28 Oct 2011

Château l'Hospitalet, Grand Vin 2002, La Clape, Languedoc

It has been quite a while since I posted on the subject of a specific wine, so I dare not call it "wine of the week" or any other title like that. Times have been busy (wine is my work), and then there seem to have been so many other topics that have urged me to attend to them in some little way.

I also have the great good fortune to taste quite a few really good wines, and yet seemingly not always the time to mention them. But then something comes along that takes you by surprise, going far beyond your expectations. Yesterday evening, to welcome a guest, I walked into my cellar with no special intention, and my eyes lit upon a Languedoc wine that I had been keeping for a few years. Time to try it, I thought. 

Back in the house I pulled the cork and what I smelled and tasted just made my senses light up, instantly, ringing all kinds of bells that sounded notes of incredibly perfumed fruit, slightly sweetened, softened and yet somehow, magically, intensified and refined by close on ten years ageing, most of it in my cellar. It also gave equal and instant pleasure to the people with whom I shared it, who are not wine professionals. Hence I do not think that I can be accused of being in any way elistist in my taste.



Château l'Hospitalet, Grand Vin 2002, La Clape (Languedoc, France)
producer : Gérard Bertrand


As a first comment on the label designations of this bottle, I should say that the term "Grand Vin", often to be seen on bottles of French wines, translates loosely as "Great Wine". It has no legal or other significance, and can be placed by the producer on truly great wines or on very ordinary plonk. But in this particular case, I would say that the expression is justified.

Gérard Bertrand is a well-known and enterprising producer who specialises in wines from the Languedoc region of Southern France, from which he hails. He also used to be a very good rugby player. Those who read enough of my blog to follow some of my various centres of interest should realise that this could well be enough to endear him to me. But beware: I am capable of separating things enough to make my impressions of this wine quite free from bias, although I did not taste it blind. It simply tasted very good, and clearly showed that some wines from the Languedoc can age very gracefully, becoming more refined yet retaining the quintessential fruit flavours that make them so attractive in their youth. And yet it had clearly moved on from the infant stage, gaining in complexity, patina and softness. It lingered beautifully on the palate too. You simply wanted another glass of it!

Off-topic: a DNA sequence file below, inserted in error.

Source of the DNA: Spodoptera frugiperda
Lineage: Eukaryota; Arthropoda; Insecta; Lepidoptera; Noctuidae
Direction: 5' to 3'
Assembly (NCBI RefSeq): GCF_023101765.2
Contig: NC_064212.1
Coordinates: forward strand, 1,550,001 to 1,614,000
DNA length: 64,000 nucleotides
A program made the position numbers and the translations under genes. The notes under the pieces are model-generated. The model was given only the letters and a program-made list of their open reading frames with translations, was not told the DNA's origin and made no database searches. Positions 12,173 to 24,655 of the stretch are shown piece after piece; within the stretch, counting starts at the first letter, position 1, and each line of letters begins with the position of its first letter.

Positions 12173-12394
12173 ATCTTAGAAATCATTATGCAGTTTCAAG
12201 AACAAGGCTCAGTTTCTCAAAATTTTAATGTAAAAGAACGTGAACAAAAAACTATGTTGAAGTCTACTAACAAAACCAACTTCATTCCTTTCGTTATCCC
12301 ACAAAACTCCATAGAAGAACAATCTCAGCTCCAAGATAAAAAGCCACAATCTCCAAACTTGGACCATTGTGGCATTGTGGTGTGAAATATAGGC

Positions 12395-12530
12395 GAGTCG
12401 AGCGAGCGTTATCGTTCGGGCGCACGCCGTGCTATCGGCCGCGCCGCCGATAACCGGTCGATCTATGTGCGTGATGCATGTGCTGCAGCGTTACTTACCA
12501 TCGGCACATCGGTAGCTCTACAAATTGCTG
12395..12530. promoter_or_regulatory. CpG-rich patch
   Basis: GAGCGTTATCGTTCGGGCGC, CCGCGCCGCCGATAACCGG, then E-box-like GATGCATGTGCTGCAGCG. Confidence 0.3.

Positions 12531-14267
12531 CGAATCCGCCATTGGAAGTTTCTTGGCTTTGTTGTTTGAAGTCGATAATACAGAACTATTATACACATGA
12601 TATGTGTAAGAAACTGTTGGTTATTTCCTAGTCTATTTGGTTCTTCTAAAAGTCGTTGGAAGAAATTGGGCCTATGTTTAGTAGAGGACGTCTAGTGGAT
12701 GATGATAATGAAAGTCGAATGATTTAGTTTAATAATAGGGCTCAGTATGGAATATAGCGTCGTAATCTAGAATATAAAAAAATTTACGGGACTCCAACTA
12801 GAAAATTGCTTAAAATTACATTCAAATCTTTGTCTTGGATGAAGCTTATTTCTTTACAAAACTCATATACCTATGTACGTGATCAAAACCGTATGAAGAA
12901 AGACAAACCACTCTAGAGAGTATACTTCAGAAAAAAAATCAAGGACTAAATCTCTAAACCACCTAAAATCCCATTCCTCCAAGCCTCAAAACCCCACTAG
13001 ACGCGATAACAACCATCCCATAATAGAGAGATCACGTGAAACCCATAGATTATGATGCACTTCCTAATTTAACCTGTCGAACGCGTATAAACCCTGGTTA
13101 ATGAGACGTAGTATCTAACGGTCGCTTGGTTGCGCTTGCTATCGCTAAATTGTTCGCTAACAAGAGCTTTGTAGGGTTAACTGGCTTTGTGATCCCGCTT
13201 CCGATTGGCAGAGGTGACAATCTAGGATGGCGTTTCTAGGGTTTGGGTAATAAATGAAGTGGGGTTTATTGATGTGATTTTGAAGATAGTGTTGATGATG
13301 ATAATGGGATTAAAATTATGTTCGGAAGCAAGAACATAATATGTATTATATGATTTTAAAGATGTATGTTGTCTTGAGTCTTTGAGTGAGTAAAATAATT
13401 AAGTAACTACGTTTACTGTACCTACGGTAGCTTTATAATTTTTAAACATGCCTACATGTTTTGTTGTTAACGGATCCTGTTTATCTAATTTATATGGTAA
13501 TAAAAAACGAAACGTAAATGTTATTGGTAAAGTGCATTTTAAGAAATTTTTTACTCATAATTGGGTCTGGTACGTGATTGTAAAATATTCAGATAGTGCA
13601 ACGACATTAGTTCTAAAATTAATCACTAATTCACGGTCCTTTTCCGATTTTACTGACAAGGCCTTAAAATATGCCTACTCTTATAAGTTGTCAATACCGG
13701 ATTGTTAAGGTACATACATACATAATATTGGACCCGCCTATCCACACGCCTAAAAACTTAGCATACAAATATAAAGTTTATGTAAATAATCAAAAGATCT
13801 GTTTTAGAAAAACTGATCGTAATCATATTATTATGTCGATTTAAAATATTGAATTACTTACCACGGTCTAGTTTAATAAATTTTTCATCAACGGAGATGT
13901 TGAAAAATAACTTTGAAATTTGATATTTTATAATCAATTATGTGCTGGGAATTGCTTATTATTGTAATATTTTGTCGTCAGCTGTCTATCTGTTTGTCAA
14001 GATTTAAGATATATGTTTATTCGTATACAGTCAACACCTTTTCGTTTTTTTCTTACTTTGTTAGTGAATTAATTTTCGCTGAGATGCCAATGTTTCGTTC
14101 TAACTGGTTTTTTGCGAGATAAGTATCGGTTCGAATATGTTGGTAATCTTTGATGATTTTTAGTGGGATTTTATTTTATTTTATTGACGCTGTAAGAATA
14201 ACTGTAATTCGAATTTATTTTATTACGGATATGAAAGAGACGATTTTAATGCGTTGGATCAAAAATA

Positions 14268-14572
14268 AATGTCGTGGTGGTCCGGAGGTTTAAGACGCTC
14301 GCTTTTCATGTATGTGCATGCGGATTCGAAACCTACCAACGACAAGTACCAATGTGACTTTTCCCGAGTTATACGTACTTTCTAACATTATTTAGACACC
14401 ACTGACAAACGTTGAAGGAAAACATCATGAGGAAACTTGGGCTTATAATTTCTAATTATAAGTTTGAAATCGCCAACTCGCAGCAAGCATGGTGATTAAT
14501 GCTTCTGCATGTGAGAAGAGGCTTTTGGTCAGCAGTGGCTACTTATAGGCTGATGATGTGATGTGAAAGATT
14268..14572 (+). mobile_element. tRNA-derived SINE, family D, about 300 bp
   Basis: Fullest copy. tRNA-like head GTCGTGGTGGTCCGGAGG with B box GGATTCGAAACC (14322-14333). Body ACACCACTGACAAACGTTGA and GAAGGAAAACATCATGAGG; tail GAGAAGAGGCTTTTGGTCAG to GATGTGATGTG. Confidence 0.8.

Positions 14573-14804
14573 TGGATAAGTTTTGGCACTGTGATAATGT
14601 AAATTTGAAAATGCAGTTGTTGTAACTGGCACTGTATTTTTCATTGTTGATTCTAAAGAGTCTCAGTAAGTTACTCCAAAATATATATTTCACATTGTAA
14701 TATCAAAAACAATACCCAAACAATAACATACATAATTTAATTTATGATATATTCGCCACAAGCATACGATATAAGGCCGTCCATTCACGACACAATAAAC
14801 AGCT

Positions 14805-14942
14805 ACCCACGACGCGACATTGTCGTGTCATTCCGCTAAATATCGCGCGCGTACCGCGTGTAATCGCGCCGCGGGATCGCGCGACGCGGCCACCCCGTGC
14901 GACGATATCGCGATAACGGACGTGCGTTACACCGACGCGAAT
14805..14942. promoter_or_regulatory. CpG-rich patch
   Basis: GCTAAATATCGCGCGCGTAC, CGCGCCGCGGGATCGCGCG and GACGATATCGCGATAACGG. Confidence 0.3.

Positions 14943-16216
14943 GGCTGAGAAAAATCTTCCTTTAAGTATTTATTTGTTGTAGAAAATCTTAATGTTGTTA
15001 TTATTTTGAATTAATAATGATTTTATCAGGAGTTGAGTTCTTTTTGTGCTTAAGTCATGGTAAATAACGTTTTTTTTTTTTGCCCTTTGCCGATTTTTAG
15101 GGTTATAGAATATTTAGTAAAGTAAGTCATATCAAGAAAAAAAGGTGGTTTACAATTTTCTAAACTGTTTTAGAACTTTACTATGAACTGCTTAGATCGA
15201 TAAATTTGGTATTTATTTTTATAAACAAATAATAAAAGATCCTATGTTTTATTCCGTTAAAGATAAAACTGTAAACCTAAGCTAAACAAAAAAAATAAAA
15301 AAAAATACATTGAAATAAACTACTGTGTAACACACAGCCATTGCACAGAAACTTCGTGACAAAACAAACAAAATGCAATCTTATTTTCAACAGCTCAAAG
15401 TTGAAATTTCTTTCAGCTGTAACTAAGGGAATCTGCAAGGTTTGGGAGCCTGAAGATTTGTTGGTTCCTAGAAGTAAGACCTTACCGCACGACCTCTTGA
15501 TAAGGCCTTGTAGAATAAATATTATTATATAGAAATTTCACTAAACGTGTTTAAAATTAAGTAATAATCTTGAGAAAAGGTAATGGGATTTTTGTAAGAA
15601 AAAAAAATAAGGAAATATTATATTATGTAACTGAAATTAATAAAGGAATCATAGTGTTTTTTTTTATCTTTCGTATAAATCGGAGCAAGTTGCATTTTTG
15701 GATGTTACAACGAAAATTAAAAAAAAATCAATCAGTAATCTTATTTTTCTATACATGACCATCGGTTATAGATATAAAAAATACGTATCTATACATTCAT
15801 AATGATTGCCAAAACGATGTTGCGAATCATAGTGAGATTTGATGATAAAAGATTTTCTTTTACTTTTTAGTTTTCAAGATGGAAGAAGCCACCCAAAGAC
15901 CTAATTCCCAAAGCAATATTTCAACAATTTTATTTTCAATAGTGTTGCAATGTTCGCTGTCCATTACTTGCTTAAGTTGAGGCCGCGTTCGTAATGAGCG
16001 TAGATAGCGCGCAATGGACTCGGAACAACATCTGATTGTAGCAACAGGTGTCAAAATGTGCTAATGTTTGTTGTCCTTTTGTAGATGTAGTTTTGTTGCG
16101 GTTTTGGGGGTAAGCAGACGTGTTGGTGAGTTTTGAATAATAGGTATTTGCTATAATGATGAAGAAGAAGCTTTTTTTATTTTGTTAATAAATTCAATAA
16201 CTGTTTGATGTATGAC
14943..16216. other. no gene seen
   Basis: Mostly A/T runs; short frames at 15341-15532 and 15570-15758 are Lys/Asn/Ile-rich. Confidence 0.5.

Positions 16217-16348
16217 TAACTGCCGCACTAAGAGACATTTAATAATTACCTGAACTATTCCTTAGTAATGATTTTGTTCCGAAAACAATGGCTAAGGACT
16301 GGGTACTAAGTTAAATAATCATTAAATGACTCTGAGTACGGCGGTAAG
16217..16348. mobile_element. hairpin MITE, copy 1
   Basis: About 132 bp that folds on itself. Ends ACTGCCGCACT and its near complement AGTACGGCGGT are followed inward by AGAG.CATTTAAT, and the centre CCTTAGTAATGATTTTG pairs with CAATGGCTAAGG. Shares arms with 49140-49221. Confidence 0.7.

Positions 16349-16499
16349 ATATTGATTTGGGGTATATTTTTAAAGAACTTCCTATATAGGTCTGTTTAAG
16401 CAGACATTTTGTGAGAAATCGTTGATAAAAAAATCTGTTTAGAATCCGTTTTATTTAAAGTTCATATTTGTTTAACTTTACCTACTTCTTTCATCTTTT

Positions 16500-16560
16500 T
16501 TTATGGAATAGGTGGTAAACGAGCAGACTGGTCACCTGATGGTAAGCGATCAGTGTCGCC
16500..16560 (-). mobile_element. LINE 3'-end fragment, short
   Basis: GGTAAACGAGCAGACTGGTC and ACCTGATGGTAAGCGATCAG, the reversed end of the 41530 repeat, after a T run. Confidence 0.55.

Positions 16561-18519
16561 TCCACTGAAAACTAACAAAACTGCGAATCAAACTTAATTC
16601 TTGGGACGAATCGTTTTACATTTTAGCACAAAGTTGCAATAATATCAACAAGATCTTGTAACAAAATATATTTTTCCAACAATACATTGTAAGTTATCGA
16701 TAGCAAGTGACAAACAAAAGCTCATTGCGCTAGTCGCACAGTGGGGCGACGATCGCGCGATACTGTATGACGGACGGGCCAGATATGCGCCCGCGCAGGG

This is not the first excellent top-of-the-range wine that I have tried from Bertrand, but I was curious as to the blend so I tried to glean some information from the producer's web site. Unhappily this is so badly designed that it was impossible to find any particular wine on the site's so-called search box. I should also add that the English translation is quite appallingly bad!



I have visited the estate of l'Hospitalet, just south of the town of Narbonne on the rocky limestone outcrop called La Clape, which used to be an island during Roman times and which overlooks the Mediterranean (see above photograph). The estate also harbours a hotel and a restaurant, several shops, including a wine shop for the producer's wares, and once a year holds a good jazz festival. In other words, here is a modern, go-ahead producer who has understood that tourism and wine go hand-in-hand and who is making the most of his assets.The company should pay a little more attention to their web site however!

Since he took it over, Bertrand's enterprise has been very successful, moving from a single estate in the Corbières region, inherited from his father, to a current vineyard holding of 325 hectares (some 800 acres), divided between 5 estates in different Languedoc appellations. The company also sells wines that they trade from other parts of the region. They have been pioneers in many respects, and I have rarely (never?) had a poor wine from them, each wine showing good to very good value at its specifc price point.

I dearly wish there were more producers in France of this scale and with this quality emphasis. Some wine snobs (and I am sadly tempted to include some journalist colleagues in this group) seem to curiously despise success and think along the sectarian lines of "only small is beautiful". If they had shared this bottle with me last night, they would definitely be rethinking this particularly silly piece of dogma.